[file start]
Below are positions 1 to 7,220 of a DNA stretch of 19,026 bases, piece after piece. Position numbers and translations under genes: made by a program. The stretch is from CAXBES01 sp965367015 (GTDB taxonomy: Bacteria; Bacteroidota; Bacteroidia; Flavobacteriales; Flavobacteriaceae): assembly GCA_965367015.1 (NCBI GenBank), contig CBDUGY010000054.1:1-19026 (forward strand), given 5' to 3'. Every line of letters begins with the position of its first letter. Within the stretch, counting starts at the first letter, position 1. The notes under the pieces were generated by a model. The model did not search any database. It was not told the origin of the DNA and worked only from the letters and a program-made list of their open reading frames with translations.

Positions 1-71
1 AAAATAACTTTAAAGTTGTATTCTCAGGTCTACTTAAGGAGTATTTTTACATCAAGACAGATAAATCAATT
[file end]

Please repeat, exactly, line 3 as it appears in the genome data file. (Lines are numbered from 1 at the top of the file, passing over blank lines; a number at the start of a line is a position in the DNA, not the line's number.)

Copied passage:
1 AAAATAACTTTAAAGTTGTATTCTCAGGTCTACTTAAGGAGTATTTTTACATCAAGACAGATAAATCAATT